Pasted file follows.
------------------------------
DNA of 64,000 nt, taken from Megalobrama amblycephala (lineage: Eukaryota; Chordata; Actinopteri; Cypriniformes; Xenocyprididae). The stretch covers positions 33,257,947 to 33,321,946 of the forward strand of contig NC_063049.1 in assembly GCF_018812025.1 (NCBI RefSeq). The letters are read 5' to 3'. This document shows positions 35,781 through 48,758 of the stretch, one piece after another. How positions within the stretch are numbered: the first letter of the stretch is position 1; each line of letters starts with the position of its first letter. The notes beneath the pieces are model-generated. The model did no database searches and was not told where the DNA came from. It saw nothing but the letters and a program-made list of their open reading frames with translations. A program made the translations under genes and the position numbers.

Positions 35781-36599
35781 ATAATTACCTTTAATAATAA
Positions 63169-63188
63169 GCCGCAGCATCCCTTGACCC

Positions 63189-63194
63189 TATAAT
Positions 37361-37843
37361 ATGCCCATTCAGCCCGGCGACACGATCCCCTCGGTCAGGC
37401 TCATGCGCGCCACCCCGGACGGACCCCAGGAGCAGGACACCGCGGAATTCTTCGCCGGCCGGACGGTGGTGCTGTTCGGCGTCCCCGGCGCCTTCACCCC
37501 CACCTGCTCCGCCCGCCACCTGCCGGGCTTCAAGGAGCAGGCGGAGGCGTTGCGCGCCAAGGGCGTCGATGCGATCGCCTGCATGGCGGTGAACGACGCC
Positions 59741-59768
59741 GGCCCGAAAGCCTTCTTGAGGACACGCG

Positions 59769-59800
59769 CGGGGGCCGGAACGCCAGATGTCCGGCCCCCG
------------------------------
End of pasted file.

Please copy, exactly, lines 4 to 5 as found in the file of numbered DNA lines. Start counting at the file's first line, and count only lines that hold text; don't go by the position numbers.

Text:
Positions 63169-63188
63169 GCCGCAGCATCCCTTGACCC